Does the accumulation of stochastic nuclear DNA damage over time contribute to all aspects of degenerative aging, or only contribute to cancer risk? That is an interesting question, and the answers lack strong proof in one direction or another. The current consensus is that mutational damage to nuclear DNA does indeed contribute to aging, most likely through expansion of such mutations into sizable fractions of a tissue when they occur in stem and progenitor cells. Thus there is some interest in the research community in finding ways to enhance the stability of the genome: better repair, or lower levels of damaging incidents. Given an efficient enough approach that only affects DNA damage and no other aging-related mechanism, it should be possible to use that to obtain strong proof or disproof of the role of nuclear DNA damage in aspects of aging other than cancer risk.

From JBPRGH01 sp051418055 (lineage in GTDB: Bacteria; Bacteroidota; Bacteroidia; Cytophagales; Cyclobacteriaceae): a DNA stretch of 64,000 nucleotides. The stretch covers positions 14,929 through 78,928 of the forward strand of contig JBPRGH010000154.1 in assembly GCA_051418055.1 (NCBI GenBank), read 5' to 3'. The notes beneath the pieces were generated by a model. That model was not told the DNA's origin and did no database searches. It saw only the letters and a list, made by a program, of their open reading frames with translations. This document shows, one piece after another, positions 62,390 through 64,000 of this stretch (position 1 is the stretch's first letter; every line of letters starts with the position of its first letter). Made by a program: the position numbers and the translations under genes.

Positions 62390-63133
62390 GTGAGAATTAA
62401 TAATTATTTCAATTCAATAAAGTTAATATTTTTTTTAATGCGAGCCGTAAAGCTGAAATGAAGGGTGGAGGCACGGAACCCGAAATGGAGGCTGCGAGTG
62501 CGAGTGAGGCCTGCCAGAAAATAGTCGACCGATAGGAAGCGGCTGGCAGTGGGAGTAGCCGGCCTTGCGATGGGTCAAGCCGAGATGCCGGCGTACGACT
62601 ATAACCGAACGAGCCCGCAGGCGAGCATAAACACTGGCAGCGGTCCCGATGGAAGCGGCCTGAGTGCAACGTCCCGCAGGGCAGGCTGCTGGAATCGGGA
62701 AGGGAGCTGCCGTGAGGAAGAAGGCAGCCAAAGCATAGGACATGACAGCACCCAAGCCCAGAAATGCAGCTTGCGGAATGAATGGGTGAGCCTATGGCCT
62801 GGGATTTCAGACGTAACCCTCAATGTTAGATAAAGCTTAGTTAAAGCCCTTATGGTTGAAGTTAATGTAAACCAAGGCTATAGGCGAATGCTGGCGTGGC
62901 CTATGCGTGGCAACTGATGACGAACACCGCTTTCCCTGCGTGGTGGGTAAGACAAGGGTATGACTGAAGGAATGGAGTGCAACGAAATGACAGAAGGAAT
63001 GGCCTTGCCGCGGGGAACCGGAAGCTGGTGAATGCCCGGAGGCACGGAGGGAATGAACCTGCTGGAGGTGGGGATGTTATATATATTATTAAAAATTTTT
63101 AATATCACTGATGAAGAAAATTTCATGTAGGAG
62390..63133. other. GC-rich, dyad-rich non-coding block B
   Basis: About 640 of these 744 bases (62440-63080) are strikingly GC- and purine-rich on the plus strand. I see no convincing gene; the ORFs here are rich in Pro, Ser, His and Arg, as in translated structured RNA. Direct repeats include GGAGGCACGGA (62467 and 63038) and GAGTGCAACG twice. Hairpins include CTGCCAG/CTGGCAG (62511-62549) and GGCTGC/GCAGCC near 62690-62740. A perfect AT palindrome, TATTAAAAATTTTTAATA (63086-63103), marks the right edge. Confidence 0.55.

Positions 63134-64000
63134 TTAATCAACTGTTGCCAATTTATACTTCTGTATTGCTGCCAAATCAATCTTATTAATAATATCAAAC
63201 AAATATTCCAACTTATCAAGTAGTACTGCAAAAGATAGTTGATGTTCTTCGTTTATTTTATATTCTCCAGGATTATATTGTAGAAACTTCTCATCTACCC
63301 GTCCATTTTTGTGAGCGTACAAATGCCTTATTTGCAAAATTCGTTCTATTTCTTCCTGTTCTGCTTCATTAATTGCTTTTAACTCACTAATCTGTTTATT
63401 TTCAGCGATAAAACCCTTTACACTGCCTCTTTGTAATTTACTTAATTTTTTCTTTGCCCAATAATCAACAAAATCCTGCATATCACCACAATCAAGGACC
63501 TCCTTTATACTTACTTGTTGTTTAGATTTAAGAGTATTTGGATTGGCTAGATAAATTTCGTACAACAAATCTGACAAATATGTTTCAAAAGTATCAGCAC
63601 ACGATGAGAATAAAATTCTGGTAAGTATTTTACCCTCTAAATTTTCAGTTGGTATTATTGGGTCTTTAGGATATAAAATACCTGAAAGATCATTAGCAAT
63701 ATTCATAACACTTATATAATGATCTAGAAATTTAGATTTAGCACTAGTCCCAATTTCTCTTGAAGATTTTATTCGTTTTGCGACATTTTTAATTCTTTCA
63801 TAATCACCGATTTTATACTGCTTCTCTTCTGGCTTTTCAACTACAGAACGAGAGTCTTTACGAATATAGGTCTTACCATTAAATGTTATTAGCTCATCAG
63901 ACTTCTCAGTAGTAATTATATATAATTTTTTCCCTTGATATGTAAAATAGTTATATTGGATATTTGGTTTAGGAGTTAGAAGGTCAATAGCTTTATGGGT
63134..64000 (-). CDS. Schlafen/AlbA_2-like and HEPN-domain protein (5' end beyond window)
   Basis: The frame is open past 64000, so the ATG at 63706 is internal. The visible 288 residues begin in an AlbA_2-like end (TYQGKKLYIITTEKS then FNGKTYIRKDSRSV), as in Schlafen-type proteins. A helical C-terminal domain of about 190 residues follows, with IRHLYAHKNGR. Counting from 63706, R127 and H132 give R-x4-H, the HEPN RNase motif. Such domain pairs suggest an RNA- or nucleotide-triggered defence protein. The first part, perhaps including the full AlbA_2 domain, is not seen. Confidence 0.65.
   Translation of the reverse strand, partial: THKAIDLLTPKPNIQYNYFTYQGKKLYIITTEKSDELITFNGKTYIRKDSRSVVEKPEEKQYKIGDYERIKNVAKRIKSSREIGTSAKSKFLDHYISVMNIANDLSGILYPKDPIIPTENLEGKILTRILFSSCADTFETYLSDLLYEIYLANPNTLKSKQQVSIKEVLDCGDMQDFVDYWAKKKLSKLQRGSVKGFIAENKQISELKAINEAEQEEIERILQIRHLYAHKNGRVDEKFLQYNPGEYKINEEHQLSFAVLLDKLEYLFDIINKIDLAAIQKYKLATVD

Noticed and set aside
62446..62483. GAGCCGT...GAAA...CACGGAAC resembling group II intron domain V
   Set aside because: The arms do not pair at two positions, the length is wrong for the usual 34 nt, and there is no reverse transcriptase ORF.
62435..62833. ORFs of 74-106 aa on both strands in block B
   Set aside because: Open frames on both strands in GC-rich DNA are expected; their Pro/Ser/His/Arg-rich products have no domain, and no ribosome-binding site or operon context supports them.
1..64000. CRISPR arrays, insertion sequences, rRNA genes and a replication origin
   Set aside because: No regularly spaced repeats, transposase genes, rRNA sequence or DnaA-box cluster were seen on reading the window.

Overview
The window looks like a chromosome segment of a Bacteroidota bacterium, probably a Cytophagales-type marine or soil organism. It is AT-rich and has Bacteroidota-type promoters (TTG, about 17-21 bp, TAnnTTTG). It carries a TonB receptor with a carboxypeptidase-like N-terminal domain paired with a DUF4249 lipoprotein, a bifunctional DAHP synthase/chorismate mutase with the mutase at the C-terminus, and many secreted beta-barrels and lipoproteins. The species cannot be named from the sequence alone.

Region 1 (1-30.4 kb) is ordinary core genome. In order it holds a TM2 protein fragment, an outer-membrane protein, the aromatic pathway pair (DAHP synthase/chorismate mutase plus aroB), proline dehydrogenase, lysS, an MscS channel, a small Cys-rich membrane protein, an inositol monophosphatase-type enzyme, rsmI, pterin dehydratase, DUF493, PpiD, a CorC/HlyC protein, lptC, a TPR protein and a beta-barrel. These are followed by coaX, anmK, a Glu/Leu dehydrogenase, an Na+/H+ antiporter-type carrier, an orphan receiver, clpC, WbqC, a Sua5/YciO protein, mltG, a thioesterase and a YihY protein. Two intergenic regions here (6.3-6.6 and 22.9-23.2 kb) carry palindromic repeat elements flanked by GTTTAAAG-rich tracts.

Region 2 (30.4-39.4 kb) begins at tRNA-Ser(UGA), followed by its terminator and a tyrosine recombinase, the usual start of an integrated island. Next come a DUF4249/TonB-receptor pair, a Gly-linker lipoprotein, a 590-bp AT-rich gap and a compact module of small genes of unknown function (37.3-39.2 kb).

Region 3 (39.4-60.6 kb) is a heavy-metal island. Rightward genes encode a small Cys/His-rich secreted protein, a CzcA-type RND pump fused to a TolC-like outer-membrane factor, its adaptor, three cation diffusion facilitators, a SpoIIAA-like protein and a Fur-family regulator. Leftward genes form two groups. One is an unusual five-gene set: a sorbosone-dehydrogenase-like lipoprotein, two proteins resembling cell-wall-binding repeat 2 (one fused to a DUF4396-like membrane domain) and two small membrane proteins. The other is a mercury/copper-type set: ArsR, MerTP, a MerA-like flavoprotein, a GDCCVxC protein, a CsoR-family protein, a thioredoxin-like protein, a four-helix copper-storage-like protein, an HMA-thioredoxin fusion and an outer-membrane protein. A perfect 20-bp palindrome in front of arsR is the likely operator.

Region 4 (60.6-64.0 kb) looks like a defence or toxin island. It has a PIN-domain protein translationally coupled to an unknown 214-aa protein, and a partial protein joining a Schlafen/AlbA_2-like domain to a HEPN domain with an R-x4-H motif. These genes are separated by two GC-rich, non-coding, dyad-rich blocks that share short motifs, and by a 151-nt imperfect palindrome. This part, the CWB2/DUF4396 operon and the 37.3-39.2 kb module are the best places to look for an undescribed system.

When does the aging process begin? How long can we live? Why do we age? These questions are highly debated with no distinct, definitive answers. Does aging begin when our skin starts to wrinkle, or when our hair commences to turn grey? Or perhaps aging begins after the completion of
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